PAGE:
At Uley Brewery we brew in much the same fashion as William Price, who built the brewery in 1833. William Price sited his brewhouse next to one of the many springs in this valley. To this day this pure Cotswold spring water is the most important ingredient of our beers. Water is known as liquor by all brewers.
Our Malt is prepared by Tuckers of Newton Abbot, in one of the last traditional floor maltings in the West Country, and delivered to the rear of our brewhouse.
We are fortunate indeed to have a traditional tower brewery, built into the slopes of Uley Bury Hill; we can unload the maltster's lorry straight into the malt store in the roof.
We use Maris Otter Pale Ale Malt and a Roasted Crystal Malt. These crushed malts are carefully weighed into the grist case.
Hot liquor & Malt enters the Mash Tun
Checking the Mash temperature
Hot water, or liquor, is mixed with the malt in a Steele's Masher, and dropped into the the insulated mash tun where it rests for ninety minutes. We are extracting the fermentable sugars in the form of maltose. This mixture is called the mash.
The Wort is 'run off' into the Copper
The mash tun has a filter plate in the bottom to retain the husks of the barley. A valve is opened, and the wort is run off into the copper for boiling. The spent grain in the mash tun is rinsed through with hot liquor to extract the last bits of goodness trapped in the grain. This is called sparging, from the Latin aspergere, to sprinkle.
The wort is brought to the boil in the copper. Our copper, despite its name, is stainless Steel and is directly fired with three gas burners. We believe that a vigorous boil is the secret of good brewing, and this vessel designed by Chas and re-built by Richard Grant of Stroud Fabrications has proved its worth.
Skimming of the Scum
Just as the wort shows signs of coming to the boil the trub, or fragments of grain cases, are skimmed off the surface, and the First Hops are added. All our hops come from the traditional hop growing regions of Herefordshire. We use Goldings, Fuggles, and Challenger for our regular beers; once or twice a year Ken & Jody brew their own specials with all manner of exotic hops!
The heat is turned off, and the hops are allowed to settle in the copper, forming a natural filter bed.
The wort is pumped through a plate heat exchanger, which, as it cools the wort to room temperature, heats the liquor for the next mash. The wort is then collected in a fermenting vessel, or FV. We aim for a collection temperature between 17 and 19C.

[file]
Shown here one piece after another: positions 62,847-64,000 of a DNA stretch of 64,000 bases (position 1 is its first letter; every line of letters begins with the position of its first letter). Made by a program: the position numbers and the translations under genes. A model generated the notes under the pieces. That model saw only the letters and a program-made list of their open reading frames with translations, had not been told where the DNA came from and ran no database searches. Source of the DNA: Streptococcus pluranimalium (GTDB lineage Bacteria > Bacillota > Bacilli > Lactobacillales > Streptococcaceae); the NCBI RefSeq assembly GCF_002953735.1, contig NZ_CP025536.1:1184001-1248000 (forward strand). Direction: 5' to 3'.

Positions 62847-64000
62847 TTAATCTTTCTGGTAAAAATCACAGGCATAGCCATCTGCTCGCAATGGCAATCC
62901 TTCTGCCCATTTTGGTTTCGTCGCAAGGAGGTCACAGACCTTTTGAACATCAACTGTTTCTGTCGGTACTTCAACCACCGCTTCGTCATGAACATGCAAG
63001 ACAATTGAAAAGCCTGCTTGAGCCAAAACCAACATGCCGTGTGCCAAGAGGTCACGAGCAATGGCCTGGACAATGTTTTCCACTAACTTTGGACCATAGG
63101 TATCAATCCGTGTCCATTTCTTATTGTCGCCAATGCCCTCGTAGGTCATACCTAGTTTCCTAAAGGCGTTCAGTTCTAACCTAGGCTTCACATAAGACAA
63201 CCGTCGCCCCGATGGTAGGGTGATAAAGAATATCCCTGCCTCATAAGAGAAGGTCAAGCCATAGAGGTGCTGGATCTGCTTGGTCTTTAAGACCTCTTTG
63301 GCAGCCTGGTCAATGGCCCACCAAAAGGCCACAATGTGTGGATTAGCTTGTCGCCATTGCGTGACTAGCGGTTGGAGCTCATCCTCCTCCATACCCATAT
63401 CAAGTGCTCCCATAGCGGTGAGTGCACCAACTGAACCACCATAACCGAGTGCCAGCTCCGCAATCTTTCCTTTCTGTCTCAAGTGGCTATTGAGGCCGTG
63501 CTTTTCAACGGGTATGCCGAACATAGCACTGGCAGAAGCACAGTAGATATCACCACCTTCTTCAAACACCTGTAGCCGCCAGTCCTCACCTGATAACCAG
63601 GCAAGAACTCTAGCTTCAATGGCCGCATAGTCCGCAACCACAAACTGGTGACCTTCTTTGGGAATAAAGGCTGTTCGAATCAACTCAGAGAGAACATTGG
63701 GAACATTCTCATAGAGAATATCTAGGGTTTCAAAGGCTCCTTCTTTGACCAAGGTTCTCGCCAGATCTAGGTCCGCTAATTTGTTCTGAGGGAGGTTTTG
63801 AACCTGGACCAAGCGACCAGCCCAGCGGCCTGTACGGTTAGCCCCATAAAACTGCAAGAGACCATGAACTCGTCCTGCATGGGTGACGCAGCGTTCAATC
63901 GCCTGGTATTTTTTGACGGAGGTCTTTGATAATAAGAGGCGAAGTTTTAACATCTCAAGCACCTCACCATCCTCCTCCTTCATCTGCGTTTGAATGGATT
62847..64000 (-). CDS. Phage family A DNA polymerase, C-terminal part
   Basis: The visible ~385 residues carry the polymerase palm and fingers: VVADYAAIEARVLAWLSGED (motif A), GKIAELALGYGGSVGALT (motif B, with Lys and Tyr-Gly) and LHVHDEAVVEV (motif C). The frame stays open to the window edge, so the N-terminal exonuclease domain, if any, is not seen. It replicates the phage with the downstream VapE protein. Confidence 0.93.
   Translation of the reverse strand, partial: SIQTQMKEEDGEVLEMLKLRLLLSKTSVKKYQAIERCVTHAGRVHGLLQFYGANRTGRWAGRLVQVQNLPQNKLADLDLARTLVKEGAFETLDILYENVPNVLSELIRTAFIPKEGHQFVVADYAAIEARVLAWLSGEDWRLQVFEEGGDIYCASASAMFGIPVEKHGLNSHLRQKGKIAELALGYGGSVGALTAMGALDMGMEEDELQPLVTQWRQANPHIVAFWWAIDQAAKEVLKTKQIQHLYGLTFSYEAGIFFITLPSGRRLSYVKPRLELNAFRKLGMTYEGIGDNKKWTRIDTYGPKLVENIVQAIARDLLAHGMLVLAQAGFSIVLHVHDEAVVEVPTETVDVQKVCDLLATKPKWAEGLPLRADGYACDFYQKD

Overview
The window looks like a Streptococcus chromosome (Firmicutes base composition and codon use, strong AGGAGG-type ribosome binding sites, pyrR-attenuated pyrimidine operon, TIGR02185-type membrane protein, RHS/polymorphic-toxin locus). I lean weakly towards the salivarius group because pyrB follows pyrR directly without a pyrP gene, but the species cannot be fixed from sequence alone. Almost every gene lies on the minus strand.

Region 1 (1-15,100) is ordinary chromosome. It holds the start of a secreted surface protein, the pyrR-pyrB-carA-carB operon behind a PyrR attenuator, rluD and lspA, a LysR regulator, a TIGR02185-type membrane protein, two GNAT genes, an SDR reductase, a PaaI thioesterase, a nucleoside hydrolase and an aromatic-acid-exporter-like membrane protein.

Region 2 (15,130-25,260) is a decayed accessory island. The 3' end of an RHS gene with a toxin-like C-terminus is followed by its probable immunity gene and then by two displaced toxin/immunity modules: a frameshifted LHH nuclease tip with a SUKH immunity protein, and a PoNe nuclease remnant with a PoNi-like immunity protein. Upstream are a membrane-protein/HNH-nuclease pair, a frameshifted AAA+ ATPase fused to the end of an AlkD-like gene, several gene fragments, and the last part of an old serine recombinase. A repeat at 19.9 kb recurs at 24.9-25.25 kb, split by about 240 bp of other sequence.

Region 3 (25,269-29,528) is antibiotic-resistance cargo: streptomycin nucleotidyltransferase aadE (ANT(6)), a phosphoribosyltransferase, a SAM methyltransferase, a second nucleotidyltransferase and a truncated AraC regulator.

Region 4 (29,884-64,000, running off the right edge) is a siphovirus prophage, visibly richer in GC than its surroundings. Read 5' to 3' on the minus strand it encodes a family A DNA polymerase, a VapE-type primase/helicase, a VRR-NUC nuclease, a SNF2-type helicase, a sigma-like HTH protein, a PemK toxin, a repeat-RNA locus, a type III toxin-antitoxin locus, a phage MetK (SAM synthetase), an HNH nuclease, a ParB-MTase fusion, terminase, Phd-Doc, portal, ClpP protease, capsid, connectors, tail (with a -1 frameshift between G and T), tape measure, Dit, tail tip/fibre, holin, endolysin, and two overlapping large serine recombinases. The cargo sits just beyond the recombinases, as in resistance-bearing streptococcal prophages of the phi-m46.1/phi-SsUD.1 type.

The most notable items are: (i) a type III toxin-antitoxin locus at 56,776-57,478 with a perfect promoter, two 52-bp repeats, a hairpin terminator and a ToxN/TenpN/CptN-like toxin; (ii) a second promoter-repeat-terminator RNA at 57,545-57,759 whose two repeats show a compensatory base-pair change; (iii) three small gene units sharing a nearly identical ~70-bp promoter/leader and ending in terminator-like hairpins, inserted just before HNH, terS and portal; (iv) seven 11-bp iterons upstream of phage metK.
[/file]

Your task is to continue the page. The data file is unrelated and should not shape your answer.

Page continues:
We check the original gravity with a saccarometer, and pitch the yeast.
The Beer is left to Ferment
The yeast feeds off the fermentable sugars in the wort, and converts them into alcohol and carbon dioxide. This attenuation process takes between three & five days; when the required finished gravity is achieved the beer is cooled and racked into casks.
Especially the Inside
Cleaning the Barrels
It would be very foolish indeed to put prize winning beer into dirty casks! One of the humblest tasks in the brewery is also one of the most important. We do not use a cask washing machine; all our casks are individually steam cleaned and checked for contamination and damage.
The new, or green beer, is racked into casks, and rolled into our ancient cellar to condition. We use 9 and 18 gallon casks, known as firkins and kilderkins, for most of our customers, but we still use 36 gallon barrels for events such as Frocester Beer Festival.
Maturing the Beer
We brew cask conditioned beer. It is not filtered or pasteurised; it is alive, with secondary fermentation in the cask. In an ideal world we would like to leave our beer to condition for several months; however, demand exceeds supply, and we often have to let it go after only a couple of weeks
A small amount of isinglass finings is added to each cask as it leaves the brewery. This causes the yeast particles to coagulate and drop into a sediment in the belly of the cask. These finings do not mix with or contaminate the beer in any way, and the sediment ferments very slowly and imparts fresh condition to the beer.
Arriving at a Pub
The beer is delivered by the drayman into the temperature-controlled cellar of the pub, where it is stillaged, tapped and spiled, and connected to the beer engine ready to be drawn into your glass!
You now have your traditional pint of craft brewed real ale from Uley Brewery to savour and enjoy!